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Closing Ceremony of The Witness Blanket: Pieces of History



The Witness Blanket, a 12-metre-long art structure, displays hundreds of pieces from Indigenous residential school sites, from survivors, and other important sites in Canada. Woven by Vancouver Island artist Carey Newman (Ha-yalth-kingeme), the exhibit has been travelling the country since 2015. After eight weeks of exhibition in the Student Union Society Building’s Evered Hall, the national monument’s time at UFV has come to an end.

The exhibit drew to a close on Wednesday, November 8 with a ceremony that began shortly after 6 p.m. The night was filled with traditional dances, sharing of culture, and heavy symbolism.

The seating arrangement was a circular plan, which we learned was a representation of the endless repetition of birth, growth, death, and renewal essentially, the circle of life. It showed that everyone was equal and connected.

An important part of the night was to thank the artist for creating the Witness Blanket, and allowing the university to share the piece with the community. A blanket was wrapped around Newman by an elder. In Coast Salish culture, placing a blanket on an individual is a blessing that is meant to wrap the admiration from the community around the person, both physically and spiritually. This gift demonstrated the great honour and high respect held for Newman’s accomplishments. Infused with great prosperity, the blanket was also meant to evoke the same positive emotions from the night for Newman in the future, as well.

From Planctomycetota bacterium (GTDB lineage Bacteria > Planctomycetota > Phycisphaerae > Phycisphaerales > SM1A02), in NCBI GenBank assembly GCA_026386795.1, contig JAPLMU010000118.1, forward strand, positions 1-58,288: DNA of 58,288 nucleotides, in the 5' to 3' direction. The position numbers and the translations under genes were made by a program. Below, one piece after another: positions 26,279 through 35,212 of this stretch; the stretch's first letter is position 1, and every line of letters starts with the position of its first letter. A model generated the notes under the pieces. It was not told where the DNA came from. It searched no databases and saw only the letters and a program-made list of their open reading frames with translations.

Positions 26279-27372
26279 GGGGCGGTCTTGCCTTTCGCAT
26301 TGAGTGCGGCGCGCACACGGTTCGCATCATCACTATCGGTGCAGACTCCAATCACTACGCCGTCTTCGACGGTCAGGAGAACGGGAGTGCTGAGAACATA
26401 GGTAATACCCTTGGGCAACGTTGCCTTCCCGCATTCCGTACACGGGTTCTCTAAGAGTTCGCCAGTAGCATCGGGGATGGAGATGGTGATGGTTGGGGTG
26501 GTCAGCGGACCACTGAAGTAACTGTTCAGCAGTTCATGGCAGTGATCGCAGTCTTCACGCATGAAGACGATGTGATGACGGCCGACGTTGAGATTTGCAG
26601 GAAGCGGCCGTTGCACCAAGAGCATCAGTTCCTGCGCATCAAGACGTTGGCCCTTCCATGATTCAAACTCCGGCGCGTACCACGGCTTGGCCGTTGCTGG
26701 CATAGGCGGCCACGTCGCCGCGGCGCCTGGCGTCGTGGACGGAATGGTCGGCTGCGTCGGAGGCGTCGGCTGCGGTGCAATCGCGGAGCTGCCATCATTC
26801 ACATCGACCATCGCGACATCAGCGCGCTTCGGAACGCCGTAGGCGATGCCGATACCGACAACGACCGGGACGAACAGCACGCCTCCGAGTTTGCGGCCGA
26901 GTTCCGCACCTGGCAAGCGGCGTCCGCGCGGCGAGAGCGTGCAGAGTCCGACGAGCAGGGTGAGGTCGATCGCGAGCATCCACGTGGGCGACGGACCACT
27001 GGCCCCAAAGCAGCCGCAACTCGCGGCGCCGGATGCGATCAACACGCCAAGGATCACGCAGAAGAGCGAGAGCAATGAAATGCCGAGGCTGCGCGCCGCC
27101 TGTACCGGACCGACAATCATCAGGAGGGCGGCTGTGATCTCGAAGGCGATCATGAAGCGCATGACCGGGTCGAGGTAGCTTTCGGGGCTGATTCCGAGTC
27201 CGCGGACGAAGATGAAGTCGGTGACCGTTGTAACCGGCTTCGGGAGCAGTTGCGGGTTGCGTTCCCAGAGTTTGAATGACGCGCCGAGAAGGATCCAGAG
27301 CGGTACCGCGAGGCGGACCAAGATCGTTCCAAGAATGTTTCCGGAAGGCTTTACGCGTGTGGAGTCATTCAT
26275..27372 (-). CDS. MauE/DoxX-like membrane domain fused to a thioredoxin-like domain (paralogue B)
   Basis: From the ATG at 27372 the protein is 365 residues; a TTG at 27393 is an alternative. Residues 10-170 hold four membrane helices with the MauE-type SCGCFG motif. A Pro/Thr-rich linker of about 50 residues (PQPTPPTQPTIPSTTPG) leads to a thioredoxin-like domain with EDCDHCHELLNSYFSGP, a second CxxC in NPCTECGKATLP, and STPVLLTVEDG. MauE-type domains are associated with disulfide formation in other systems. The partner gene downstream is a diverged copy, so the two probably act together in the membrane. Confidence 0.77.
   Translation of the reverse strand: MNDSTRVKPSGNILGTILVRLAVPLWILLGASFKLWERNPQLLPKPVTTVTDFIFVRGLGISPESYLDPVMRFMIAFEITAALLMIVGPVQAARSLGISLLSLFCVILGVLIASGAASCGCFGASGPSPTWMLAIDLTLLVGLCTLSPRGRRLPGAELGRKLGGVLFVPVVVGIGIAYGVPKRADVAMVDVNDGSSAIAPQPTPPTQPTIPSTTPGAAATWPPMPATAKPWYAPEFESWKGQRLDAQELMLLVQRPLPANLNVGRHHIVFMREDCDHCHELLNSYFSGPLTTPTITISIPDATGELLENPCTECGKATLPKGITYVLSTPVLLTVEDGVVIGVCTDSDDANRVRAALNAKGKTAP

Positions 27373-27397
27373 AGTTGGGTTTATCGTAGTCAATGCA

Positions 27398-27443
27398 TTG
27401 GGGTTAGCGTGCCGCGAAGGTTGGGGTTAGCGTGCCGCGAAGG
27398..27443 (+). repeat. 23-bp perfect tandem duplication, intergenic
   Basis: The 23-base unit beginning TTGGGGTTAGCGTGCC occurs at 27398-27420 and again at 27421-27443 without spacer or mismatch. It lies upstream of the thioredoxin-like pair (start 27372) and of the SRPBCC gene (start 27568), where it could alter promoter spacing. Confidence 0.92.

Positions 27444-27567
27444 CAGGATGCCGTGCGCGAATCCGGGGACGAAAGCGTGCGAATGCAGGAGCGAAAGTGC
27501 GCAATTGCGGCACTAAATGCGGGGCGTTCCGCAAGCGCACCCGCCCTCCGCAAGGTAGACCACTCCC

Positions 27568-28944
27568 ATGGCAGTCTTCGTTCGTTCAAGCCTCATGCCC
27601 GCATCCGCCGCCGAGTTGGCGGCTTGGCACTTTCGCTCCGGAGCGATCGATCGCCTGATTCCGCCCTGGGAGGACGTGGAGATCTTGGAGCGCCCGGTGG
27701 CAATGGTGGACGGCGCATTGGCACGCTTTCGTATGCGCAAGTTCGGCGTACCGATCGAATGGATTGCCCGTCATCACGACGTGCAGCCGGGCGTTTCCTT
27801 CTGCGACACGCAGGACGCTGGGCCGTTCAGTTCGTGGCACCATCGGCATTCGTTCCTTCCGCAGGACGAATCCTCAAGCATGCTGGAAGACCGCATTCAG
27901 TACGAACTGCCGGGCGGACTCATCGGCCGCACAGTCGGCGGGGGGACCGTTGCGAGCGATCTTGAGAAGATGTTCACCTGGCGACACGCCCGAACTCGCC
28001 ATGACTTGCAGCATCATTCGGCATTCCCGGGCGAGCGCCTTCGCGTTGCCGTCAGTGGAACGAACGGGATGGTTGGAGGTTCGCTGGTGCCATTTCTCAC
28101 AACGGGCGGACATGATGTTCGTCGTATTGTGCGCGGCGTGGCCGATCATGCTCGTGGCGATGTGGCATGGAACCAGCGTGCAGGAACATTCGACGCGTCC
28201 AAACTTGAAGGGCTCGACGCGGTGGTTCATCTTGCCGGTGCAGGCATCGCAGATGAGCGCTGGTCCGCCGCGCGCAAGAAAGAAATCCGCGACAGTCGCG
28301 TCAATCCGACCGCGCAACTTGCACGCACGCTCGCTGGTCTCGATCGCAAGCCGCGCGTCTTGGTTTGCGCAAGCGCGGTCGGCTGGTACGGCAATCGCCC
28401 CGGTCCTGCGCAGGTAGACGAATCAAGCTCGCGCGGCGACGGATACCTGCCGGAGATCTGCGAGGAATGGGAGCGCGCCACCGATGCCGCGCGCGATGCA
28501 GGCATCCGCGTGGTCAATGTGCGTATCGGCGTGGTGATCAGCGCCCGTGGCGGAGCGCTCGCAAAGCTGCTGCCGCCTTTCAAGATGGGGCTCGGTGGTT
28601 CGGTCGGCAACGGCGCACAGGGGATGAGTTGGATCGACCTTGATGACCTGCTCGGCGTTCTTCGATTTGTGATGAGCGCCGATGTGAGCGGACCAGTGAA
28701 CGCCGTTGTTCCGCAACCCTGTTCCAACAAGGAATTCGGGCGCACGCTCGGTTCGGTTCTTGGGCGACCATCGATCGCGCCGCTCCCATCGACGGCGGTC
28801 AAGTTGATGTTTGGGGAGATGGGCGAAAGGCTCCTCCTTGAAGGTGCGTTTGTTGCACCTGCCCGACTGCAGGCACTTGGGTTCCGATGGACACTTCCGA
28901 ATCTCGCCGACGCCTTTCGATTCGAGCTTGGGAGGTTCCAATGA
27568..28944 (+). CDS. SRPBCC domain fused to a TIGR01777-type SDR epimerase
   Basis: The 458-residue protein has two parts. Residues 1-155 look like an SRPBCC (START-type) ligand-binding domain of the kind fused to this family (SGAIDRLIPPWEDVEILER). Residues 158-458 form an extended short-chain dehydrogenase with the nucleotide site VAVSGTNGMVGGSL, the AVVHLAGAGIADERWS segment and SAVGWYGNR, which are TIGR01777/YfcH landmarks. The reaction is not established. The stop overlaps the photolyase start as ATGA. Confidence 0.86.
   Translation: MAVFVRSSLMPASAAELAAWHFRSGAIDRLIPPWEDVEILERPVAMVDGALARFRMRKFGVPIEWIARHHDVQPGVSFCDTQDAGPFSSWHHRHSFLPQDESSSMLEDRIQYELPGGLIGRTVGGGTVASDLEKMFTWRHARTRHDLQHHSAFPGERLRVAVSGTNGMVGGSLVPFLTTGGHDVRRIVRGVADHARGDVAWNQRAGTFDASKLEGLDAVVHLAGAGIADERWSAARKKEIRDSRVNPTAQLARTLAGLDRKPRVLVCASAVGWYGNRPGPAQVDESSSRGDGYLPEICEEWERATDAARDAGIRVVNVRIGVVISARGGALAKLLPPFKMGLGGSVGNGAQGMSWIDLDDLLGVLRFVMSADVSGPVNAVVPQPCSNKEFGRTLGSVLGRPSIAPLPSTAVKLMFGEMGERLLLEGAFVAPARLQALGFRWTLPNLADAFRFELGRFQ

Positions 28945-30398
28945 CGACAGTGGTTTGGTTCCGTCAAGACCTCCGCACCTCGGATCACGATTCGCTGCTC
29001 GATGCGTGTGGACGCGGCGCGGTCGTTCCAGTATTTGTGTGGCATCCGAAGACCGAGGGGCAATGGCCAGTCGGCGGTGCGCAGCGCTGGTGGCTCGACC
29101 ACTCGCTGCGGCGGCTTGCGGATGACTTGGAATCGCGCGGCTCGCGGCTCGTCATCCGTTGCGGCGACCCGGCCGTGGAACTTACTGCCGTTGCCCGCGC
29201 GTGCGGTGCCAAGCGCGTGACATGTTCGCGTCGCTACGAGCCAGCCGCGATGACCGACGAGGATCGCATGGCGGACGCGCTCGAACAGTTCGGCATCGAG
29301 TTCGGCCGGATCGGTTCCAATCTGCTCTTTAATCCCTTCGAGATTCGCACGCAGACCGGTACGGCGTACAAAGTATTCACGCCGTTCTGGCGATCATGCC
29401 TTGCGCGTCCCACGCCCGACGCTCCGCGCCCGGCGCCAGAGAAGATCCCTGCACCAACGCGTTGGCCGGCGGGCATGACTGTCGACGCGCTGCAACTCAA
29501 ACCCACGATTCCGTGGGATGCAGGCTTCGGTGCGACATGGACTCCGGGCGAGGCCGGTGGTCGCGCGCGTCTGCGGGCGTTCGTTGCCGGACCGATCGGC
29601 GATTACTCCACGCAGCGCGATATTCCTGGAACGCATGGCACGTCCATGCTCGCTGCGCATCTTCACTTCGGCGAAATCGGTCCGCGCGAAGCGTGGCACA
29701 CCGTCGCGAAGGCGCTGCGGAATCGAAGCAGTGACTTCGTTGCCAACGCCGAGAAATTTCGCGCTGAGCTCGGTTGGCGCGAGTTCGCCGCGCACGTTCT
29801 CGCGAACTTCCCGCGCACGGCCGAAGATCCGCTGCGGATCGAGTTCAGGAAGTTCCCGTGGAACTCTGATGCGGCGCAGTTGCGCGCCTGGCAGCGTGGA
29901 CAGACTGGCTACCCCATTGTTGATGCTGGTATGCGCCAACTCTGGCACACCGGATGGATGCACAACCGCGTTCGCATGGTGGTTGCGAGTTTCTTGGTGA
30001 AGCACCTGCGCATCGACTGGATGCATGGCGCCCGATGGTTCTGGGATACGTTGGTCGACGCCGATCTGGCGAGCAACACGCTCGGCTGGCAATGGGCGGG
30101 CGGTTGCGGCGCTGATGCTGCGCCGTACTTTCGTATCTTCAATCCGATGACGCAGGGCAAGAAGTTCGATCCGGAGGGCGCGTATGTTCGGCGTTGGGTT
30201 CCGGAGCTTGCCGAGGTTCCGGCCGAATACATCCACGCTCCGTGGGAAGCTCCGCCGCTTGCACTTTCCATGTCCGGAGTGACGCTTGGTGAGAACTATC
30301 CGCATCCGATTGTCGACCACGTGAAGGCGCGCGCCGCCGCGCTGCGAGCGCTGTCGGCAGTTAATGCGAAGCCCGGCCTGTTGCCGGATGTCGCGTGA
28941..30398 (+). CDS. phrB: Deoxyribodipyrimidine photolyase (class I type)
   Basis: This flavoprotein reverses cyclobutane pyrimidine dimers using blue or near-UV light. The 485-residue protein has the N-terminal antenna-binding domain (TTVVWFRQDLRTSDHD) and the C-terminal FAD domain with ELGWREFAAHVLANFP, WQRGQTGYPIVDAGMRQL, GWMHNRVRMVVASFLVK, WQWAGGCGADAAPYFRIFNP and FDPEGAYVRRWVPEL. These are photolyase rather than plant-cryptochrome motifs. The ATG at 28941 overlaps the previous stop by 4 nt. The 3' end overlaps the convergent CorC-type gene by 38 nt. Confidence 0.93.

A core theme of the ceremony, reconciliation through the creation of the Witness Blanket, was a valuable experience for Newman. Present in the audience were a few who had survived the residential schools, and some who had relatives that had experienced the brutal system. Many stepped forward in the question and answer period to discuss the impact of the blanket in their own reconciliation journeys. While it was visible that reconciliation is a different process for every individual, the Witness Blanket is a visual and tangible piece of art for all, that captures feelings of grief, anger, and injustice.

The ceremony ended off with a traditional dance meant to clear the air of heavy emotions and distress. No one left empty handed, as there were pins and brochures distributed to all exiting guests. The closing of the Witness Blanket was certainly an eye-opening, thought-provoking, and unifying experience for guests in attendance.

As part of the next stop along tour, the blanket will be travelling to the First Nations University in Regina, Saskatchewan.

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